Enjoy a B&B or Self Catering holiday in Bunmahon, Co. Waterford, Ireland.

How Long Is Waterford Greenway?


One of the most common questions we get asked by guests coming to cycle Waterford's amazing Greenway cycle and walking path is "how long is the Greenway in total" and do we have to cycle the entire length at once?


End to end, Waterford Greenway is 46km (29 miles) long from its start in Dungarvan to its finish on the outskirts of Waterford City. However, you don't have to cycle its entire length in one go. Different ways on and off the Greenway are available along its length with an average distance of 10km between these points.


While for some people, a 96km round trip end to end on the Greenway might seem daunting, there are a few nice alternatives to cycling it all at once. The Greenway can be done quickly and simply by taking bite-sized 10km chunks with car parking, toilets, and cafes available at each end. Here are three of our favorite short sections -  suitable for gentle family cycles or a longer walk/run.

Here are three of our favorite sections for short spins, long walks, or relaxed family cycles.

Dungarvan to Durrow 10km (6 miles)


The Greenway section which runs from Dungarvan to the Greenway car park at Durrow is, in our opinion, one of the most spectacular parts of any cycle path anywhere in the world. 


Starting from Dungarvan town (a must-visit destination in its own right) and traversing beautiful coastal scenes in Dungarvan harbour, this stretch runs parallel to the coast. As you leave Dungarvan harbor, peddling gently uphill, the spectacular panorama of Clonea Strand unfolds to your right-hand side.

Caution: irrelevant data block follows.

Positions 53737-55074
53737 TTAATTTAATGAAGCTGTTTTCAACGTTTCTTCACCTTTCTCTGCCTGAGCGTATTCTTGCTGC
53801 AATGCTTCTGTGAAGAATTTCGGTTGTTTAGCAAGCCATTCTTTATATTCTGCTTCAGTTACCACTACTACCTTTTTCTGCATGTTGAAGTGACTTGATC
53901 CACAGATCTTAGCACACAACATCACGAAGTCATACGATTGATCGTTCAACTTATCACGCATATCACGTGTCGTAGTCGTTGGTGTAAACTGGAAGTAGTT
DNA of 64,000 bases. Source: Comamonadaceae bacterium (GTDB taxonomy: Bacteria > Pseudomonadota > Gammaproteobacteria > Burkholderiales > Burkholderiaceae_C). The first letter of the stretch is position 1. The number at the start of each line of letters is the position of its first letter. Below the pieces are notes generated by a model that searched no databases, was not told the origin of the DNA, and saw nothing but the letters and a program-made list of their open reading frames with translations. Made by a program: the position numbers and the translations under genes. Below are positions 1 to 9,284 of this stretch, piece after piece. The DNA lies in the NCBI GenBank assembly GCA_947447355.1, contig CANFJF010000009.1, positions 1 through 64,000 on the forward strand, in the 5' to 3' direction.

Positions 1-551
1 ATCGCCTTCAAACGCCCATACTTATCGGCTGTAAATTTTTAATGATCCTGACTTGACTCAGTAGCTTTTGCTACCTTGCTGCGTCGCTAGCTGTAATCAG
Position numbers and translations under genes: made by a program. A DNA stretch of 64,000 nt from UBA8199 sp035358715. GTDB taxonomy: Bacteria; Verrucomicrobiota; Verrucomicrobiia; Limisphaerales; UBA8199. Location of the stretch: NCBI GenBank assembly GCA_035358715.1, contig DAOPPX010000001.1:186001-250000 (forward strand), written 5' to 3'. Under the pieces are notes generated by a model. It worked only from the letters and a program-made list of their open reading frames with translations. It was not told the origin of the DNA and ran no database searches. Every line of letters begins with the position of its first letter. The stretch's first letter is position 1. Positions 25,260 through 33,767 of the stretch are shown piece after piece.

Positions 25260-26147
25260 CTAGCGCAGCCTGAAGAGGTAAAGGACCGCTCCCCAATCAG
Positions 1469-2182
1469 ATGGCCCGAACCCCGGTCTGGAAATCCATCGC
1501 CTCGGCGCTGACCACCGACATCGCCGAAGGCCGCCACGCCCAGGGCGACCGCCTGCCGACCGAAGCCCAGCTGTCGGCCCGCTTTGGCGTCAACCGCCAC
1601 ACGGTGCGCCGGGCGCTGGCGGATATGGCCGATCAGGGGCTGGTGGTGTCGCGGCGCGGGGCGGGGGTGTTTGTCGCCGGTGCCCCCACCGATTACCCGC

As you cross the Ballyvoyle Viaduct (famously blown up during the Irish War of Independence in 1921) imagine the scene 100 years ago where a train was left hanging from the remains of this bridge. 


Crossing the Ballyvoyle Viaduct. Photo by Jonathan Thacker


Soon you are brought into the otherworldly ambiance of Durrow railway tunnel which bores through the bedrock of the area and comes out into the light of Durrow Greenway car park. 


There are publicly accessible toilets across the road in Mahoney's pub on the right, a cool speaking post in the car park and a chance to grab a coffee or a bite to eat in the pub too. This stretch is often called "the golden mile". If you cycle here on sunny summer or autumn days, you will know why.


A trip back to Dungarvan is easily doable as a gentle freewheel. For the more adventurous there is a cycle route into the picturesque village of Stradbally which you can download here.

Durrow to Kilmacthomas 13km (8 miles)

Cycling east towards Waterford quickly takes you away from the coast and back inland through the gently rolling countryside of County Waterford. 


To your left, the imposing bulk of the Comeragh Mountains looms on the horizon with their glacial corries and crags visible on a sunny day. Shortly after pulling away from what was once a railway station in Durrow, you will be crossing another spectacular bridge. 


This time it is the Durrow Viaduct you cross. While this bridge did not have the misfortune of being blown up, it provides an awe-inspiring view none the less. 


The Durrow Viaduct. Photo by Jonathan Thacker